According to Bloomberg data, eight of 14 countries in the Asian-Pacific region are running negative real interest rates. This is especially problematic because a negative real interest rate means that the rate of inflation is greater than the central-bank-set interest rates.
This matters - and hang with me on this - because negative real rates, although relatively rare in the annals of global financial history, essentially steal money from savers in order to "subsidize" debtors. Over time, this engineers an involuntary redistribution of wealth from those who have been responsible with their assets to those who haven't.
You see, central banks tend to manipulate interest rates in the interest of self-preservation - especially when it comes to the short-term interest rates that are arguably the most "controllable." In practical terms, these central bankers will drive short-term rates down below the prevailing rate of inflation, which means that savers actually lose real purchasing power - hardly a reward for the savers' prudence.
I'll admit this is a pretty abstract concept, so here's an example that might help. If you lend $10,000 in 2011, it might be worth $10,100 in 2012 - even though the same money is only capable of purchasing $9,900 worth of goods or services.
And that leaves investors in quite a pickle: Should they "lend" money to those who will squander it, or do they hoard their cash in an attempt to save it from central bankers and politicians who don't seem to understand (or even care) that giving money away ultimately destroys our economy as well as the economies of our trading partners?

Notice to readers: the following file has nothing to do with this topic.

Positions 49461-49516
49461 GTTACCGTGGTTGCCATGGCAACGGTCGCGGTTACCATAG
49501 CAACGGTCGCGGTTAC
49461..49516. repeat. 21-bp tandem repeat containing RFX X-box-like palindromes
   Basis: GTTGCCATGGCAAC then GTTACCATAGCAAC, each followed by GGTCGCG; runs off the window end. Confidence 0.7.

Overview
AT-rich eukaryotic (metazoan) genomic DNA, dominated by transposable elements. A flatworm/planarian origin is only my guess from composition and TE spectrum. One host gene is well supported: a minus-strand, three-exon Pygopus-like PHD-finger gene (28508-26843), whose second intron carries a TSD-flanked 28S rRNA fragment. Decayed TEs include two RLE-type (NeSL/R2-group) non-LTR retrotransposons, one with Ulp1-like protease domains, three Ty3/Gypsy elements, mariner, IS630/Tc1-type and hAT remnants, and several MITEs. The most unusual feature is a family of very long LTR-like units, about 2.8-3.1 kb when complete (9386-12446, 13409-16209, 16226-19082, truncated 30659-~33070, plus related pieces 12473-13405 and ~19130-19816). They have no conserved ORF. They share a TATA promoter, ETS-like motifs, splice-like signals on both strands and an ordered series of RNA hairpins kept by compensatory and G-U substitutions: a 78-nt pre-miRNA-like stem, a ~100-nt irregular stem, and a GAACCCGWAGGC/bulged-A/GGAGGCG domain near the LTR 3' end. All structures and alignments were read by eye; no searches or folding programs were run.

History shows the Fed is pretty much damned either way. If it continues to take money from the private sector under the guise of engendering growth, it risks crushing investors via short-term rates that will ultimately rise. Everything from adjustable-rate mortgages (ARMs) to credit-card debt will be affected.
If the Federal Reserve doesn't rates interest rates, the money that U.S. President Barack Obama and Team Bernanke desperately want spent here will continue to migrate to other capital markets where interest-rates are higher (and rising) and more reflective of actual growth.
Moves to Make Now
Negative-real-rate environments traditionally support investments in gold, silver and other commodities, since assets of those types help hedge the very real loss of purchasing power that accompanies them. Agricultural choices are solid, too - especially with food costs at record levels
around the world.
Two of my favorite investment choices of this type are the SPDR Gold Trust Exchange-Traded Fund (NYSEARCA:GLD
) and the MarketVectors Agribusiness ETF (NYSEARCA:MOO